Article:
Organizing for TSMO
Case Study 12: Border Crossings
Chapter 3 - Summary
Agencies with border crossings face many of the same challenges as other agencies (freight management, management of delay, and management of intelligent transportation systems [ITS] devices); however, they face added complexities since collaboration must be done across international boundaries and they must communicate with significantly more federal and local organizations. Both agencies interviewed for this case study saw this as an opportunity and had several key lessons learned that support the advancement of their TSMO programs:
- Consistent traveler information regarding international border delays, available through multiple sources (online, overhead dynamic message signs, or through routing applications) can help manage delay and distribute crossing locations. International collaboration is critical to provide accurate information. Neighboring agencies should agree on how this data is analyzed and data should be shared to improve cohesive and consistent information to both internal and external stakeholders.
- Border crossings can be bottlenecks, so valuing this facility as a core element of the transportation system can improve mobility. Similar to other facilities, attention to operation and maintenance supplied with innovative, flexible, and dynamic solutions is required. International agreements for deploying ITS should provide specific guidance on which nation is responsible for installing, operating, and maintaining equipment. Discussing and understanding the associated benefit to cost can prove the value for stakeholders and support expanding TSMO programming.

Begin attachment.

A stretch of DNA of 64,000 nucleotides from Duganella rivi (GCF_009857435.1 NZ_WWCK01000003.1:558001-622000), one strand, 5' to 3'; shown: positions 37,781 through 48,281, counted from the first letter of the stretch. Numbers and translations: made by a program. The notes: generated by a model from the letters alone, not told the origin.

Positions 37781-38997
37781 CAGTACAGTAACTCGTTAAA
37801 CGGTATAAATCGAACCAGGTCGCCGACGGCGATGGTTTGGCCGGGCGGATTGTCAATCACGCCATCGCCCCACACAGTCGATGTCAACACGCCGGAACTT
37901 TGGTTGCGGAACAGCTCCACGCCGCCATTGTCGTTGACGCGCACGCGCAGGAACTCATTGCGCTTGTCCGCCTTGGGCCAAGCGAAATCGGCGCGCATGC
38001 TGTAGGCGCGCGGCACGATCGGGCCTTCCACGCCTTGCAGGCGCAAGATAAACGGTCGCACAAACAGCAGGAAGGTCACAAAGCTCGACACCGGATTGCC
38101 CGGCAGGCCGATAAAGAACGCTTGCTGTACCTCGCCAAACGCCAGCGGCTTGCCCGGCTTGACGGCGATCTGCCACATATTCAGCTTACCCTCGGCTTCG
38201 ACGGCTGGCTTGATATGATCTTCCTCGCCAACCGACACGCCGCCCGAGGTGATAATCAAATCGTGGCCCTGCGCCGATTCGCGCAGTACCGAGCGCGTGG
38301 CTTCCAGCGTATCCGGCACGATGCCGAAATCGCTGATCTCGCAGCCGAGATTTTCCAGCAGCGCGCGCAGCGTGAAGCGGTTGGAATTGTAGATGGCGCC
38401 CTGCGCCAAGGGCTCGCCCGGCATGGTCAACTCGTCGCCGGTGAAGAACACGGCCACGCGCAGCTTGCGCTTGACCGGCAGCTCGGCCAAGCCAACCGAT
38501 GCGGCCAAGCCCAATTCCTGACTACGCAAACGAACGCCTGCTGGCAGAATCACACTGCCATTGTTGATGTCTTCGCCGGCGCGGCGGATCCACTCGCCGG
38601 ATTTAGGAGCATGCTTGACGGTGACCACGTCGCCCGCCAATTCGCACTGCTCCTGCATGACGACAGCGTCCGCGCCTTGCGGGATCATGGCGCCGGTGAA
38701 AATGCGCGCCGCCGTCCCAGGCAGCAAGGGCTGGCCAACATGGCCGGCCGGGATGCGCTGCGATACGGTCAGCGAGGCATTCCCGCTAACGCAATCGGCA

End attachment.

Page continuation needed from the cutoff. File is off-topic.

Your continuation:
- Close collaboration with regional partners, both foreign and domestic, is valuable for the success of TSMO activities. Regularly scheduled committee meetings with international participants will foster relationships and encourage conversations that may not have occurred otherwise. Maintaining open lines of communication and addressing national border crossing policy, as needed, will help when deploying new technology or solving challenges that arise on the border.
National policy, varying agency policies, and data interoperability are just a few of the hurdles transportation agencies must overcome to improve travel conditions near and across international borders. Open and regular communication, international arrangements, and frequent collaboration on projects and activities are actions that have been essential to collaborative improvement of border crossing wait times, provision of accurate information to the public, improvement of freight travel conditions, national security, and more. The best practices highlighted in this case study are specific to challenges faced at international borders. However, agencies near State borders can consider how similar actions can mitigate challenges and provide benefits for their regions as well.